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two were on good terms; but there is nothing in his position to make it legally necessary: as long as he had no occasion to appear before the judge, there seems no reason why he should be any one's client.* This certainly is Livy's idea, that all clients were plebeians, but not all plebeians always clients: nor does there appear any ground for rejecting it. In troublous times, moreover, when patricians did not hesitate to assassinate a tribune, why should it be questioned that they kept round their persons retainers, who would be peculiarly spoken of as their clients, and might give occasion to Dionysius's exaggerated representations ? Of course such retainers could not reside away from Rome, and in so far would justify Niebuhr's assertion, that the clients (in this restricted sense) were townspeople. As such, the consul would not covet their presence in the army: indeed, there may have been a tacit understanding among the patricians, not to press into the public service any of the clients who served as a private guard to a patrician noble. Ihne's view of the landed property is not only simple and ingenious, but really sweeps off many serious difficulties. Yet it encounters or makes new ones, in the distinction which it introduces between old public land and new public land; the former being that which became public before there were finance ministers, and which consequently fell under the power of individual patricians by avowed regulations; but the latter being farmed out by the censors for five years at a time, and being allowed to become patrician property only by connivance. We should have expected this distinction of the public land to be clearly made by the ancients; but Ihne has not set himself definitely to establish that they do make it. Perhaps he argues that so large a part of the new public land also was made (in every practical sense) private property, as to obliterate the division of new and old. Among the passages to which reference is made in this discussion, there is one which seems to recognize the distinction, in Livy, (IV. 51,) as late as B. C. 410; therefore after the appointment of quaestors of the treasury and of censors. “Haec ipsa indignitas angebat animos, non in retinendis modo publicis agris, quos vi teneret, pertinacem nobilitatem esse; sed ne vacuum quidem agrum, nuper ea hostibus captum, plebi dividere.” Ihne believes that the struggle concerning the old Roman land was reproduced in the colonies, where the patricians or nobles endeavoured to keep to them. selves the rights of lords of the soil, while the plebeian colonists expected that, at least there, they should be made freeholders. There is a great deficiency of documentary evidence on this whole subject; and general probabilities appear to stop short in this, that patricians are not likely to have been willing to join a colony, unless large landed rights were given them: these could often be had only at the expense of the Roman colonists; and as the senate must have desired to send out some patricians, in order to secure the allegiance of the colony, they are likely to have struggled to invest them with the character of patrons and landlords to the rest. Sometimes, however, their position could be maintained, at the expense not of the new colonists, but of the old inhabitants. Thus” in the Roman colony at Antium, the conquered people paid rent to the Roman colonists, who became their landlords. This precisely represents Ihne's view of the old plebeians, whom he supposes in all cases a conquered people, as the Antiates afterward. He also refers to the Campanian knights, who were Roman citizens and received rents from the commonalty, as representing at a later period the same relation between the orders. Again, if Ihne's theory is correct, an agrarian law was a different thing in earlier and in later times. With Spurius Cassius, it meant, to secure to a tenant as freehold (or perhaps rather as only a fixed tenure, liable to the payment of a quitrent,) the land which he previously held as tenant-at-will, at least in the theory of the patricians, which they were often able to enforce. With the Gracchi, it meant to plant new proprietors on small farms which had previously been held in masses, and generally been used for pasturage only. At least we cannot conceive that Spurius Cassius could have wished to give the land to any but former tenants, except where these had died or vanished, under the pressure of distress. Perhaps, however, in the general obscurity which the ancients have left over the whole subject of agrarian laws, we ought not to expect this distinction (if it really existed, as Ihne's theory requires,) to have been made prominent by any early writer. That there was a considerable portion of public land which was not practically leased out by the censors, Ihne proves from the difficulty which was experienced in the time of Tiberius Gracchus to discriminate what land was public, or at least what were the limits of it. In fact, the land really so reserved was quite exceptive: certain districts of Campania and Sicily could not otherwise have been so much talked of. We may probably infer, that the new aristocracy continued to practise as far as possible towards conquered lands, what the old patricians had done originally,–to get the state-lot into private possession, without the controul of censor or quaestor. It is a very ingenious conjecture of Ihne's, that the zeal which so suddenly displayed itself in Rome, for founding Latin colonies, was intended to evade a law which enacted that the members of all future Roman colonies should be freeholders. At the same time, that the patricians (or rather, nobles) who chose to join a Latin colony might lose nothing, it was enacted that all the magistrates in such colonies should have a right to claim full Roman citizenship. This would be in perfect harmony with the proceedings of a Roman aristocracy, and seems to carry conviction to the mind, although there is a difficulty in finding the law which was to be evaded. Ihne believes it to be no other than the Lex Genucia, mentioned by Livy, (VII. 42,) as forbidding fanus; according to which, not only must fonus mean “rent of land,” but an important limitation, unnamed by Livy, should be added to the law; viz. that “in no future division of public lands shall foenus be exacted.” This certainly is not to interpret. And here we perhaps hit on the main difficulty of the theory, viz. that we have no ground for translating facnus, rent. The derivation of the word allies it to footus, as téxo; to téx03, and shews that it strictly and originally meant interest of money. If land were purchased as an investment, the rent might be styled interest; but not else. Hence we shall be forced to conclude that all the ancients were in positive error, when they spoke of the Patrician nobles as foeneratores; unless we can be satisfied with the modified view, that the great, or at least the avowed, grievance of the plebs was, not the rent itself, but the interest claimed upon the arrears. Certainly those who wished to rouse national odium against the patricians would select this circumstance for invective, and would thus stigmatize the patricians as usurers, not merely as hard landlords. This view of the case appears easier to receive, than to imagine, with Ihne, that fonus ever meant rent. It will then certainly be possible that Genucius's law forbade, not interest generally, but interest on arrears of rent. But this will not suffice for Ihne's view of the Latin colonies, nor is it at all hard to believe that a tribune may have passed a plebiscitum to forbid all interest. When Tacitus (Ann. VI. 16,) speaks of a prohibition of versura (or compound interest?) Ihne himself understands him as alluding to the lex Genucia: and why are we called on to suppose him to have been in error ? On the whole, the interpretation of the foenus just suggested seems to be the least violent and most satisfactory way of presenting what is (fundamentally) Ihne's notion; for we thus avoid to come into collision with our only authorities:–to do which, is to confess that we are in the regions of mere conjecture. For the same reason, we may shrink from holding with him that all plebeians were clients, in the sense in which Livy uses the latter word. Slight modification" appears to enable us to adopt all that part of Ihne's theory which tends to remove difficulties, without casting aside Livy's authority too rudely. We can only afford room slightly to sketch his views on some other points. He regards it as certain that the Sabine conquerors of the Capitol became supreme masters of Rome; which is the first conquest, and made the name of Quirites, for ever after, express full citizenship. A second conquest was by the Etruscans, under Tarquin, who depressed both the Sabine and the Latin element.” Servius is the organ of a reaction which wnited the two homogeneous races in final ascendancy over the Etruscans ; and in so far, elevated the plebeians into citizens in the English sense. His comitia were intended to establish the Latin supremacy. When the last Tarquin was ejected, Ihne believes that an arbitrary government was for a while essential, and that Valerius was elected Protector (as we should now style it,) to conduct the revolutionary war: that he held this power for years, and resided in the royal house on the Velia: that hence came the alarms lest he should found a new tyranny ; but that when he had fully organized the State, and had put it into the hands of two consuls, he came to dwell at the foot of the hill; hence his fame and name as Publicola. As he had the fullest power of a dictator, though not the name, to this may be referred the fact, that some said Valerius was the first dictator.—The author's discussion itself must be read, to judge of the erudite ingenuity with which these points are supported. He further believes that the Comitia Centuriata were decisively patrician, and that the right of appeal against magistrates was to be made before this assembly, according to Publicola's law: but that this gave no redress to a plebeian, who, in a dispute which concerned the interests of the orders, had nothing to hope from such a body: but, after the Decemvirate, the Duilian law enabled a plebeian to appeal to the Comitia Tributa, by which at length the plebs gained the desired legal protection. Ihne also attempts to explode the law of Publilius Volero as an entire mistake. He cannot believe that the people, when they extorted Tribunes, could have been cheated into allowing them to be chosen in a patrician assembly. To us this seems very credible, and not unlike the end of an English popular movement: nor, if we found it definitely stated in an ancient author, that the first tribunes, being Sacrosancti, were chosen in Comitia Calata with a pontifex presiding, (as Becker imagines,) should we see any internal improbability in this. But in all these matters, we must beware of confounding the possible with the true: and all that we seem certainly to know, is, that before Volero, the tribunes were not chosen in the Comitia Tributa, but in some other way. On the subject of the colonies, Ihne endeavours to add to Madvig's able researches. It is now, perhaps, generally held, that the members of Roman colonies, as such, had, and those of Latin colonies had not, originally the rights of the Roman state; that is, suffragium, honores, commercium, connubium. Ihne so far modifies this as to assert, that the plebeians and patricians who went out to a Roman colony, retained respectively the same rights as they had always had at home: hence the earliest colonies exhibited the plebeian interests in the same depression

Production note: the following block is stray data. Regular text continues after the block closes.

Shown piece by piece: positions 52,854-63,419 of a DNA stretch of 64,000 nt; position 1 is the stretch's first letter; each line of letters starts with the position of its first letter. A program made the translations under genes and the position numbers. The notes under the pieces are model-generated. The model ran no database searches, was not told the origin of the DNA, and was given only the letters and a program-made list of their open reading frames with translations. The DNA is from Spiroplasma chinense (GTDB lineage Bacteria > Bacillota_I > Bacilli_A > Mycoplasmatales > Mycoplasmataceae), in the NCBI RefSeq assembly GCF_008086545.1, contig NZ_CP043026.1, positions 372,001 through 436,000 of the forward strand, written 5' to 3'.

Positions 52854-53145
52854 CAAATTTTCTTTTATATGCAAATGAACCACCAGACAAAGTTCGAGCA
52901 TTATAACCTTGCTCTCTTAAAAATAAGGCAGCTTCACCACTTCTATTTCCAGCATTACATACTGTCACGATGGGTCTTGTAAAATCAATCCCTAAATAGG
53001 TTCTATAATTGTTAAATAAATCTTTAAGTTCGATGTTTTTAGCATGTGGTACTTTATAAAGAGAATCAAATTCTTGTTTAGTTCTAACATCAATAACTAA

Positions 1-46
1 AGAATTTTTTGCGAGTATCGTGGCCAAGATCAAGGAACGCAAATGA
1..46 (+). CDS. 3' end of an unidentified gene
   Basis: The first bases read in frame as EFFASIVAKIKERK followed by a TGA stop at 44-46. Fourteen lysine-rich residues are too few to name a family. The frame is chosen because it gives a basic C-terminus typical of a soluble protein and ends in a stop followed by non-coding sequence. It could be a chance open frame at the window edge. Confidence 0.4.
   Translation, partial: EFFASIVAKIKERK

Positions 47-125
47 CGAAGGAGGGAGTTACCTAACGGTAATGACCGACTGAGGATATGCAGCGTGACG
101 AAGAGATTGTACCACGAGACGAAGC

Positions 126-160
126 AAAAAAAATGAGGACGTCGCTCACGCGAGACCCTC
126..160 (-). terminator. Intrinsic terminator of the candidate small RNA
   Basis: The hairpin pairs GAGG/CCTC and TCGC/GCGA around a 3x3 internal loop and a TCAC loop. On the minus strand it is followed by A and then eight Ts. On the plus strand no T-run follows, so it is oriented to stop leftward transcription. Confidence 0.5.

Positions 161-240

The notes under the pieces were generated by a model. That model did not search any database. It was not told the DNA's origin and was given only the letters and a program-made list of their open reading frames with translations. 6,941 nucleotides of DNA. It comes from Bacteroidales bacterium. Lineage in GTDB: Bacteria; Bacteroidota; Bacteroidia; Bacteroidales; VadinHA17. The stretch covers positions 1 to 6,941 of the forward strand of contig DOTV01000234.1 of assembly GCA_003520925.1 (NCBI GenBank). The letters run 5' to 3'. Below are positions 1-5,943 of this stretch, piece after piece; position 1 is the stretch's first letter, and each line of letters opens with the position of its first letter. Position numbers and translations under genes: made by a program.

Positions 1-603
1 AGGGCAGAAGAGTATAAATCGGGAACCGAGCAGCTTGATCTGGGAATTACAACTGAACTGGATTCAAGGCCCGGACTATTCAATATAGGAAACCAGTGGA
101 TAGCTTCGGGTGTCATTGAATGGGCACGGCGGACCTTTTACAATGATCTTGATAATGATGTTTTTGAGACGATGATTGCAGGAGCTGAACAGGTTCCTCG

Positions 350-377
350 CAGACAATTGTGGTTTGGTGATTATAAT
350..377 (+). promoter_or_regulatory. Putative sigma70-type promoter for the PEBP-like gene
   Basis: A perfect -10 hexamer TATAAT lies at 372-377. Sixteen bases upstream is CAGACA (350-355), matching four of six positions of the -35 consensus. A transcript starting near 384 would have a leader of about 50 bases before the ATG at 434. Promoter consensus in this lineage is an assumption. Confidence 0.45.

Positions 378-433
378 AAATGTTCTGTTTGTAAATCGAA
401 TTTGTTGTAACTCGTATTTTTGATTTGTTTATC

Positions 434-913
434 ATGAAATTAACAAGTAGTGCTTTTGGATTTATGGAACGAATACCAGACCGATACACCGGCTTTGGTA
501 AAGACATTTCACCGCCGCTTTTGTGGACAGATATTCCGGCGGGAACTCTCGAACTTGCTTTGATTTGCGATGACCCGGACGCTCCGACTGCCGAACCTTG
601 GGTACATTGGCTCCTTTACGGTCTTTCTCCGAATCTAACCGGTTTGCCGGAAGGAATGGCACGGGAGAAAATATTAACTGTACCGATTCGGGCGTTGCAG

* It is sometimes said that “the client in Rome could not form and dissolve his relation to his patron at will, as in patrician wrilling to become his patron: Greece;” but it is not clear on what but this is a different thing from legal evidence this rests. A client who left incapacity.

his patron would probably have found it hard in early times to find another * Ihne quotes a passage as from Dionys. x. 60, in proof; but the reference is erroneous.

* This view appears to be taken by 7 We are disposed to ask, Was not Mr. Long, in his article on CLIENTs Tarquin only the first king of an Etrus(Smith's Dictionary,) as far as positive can dynasty, whom tradition has made opinion can be ascertained from his to represent the whole Roman relivery cautious writing. gion denotes a long Etruscan rule.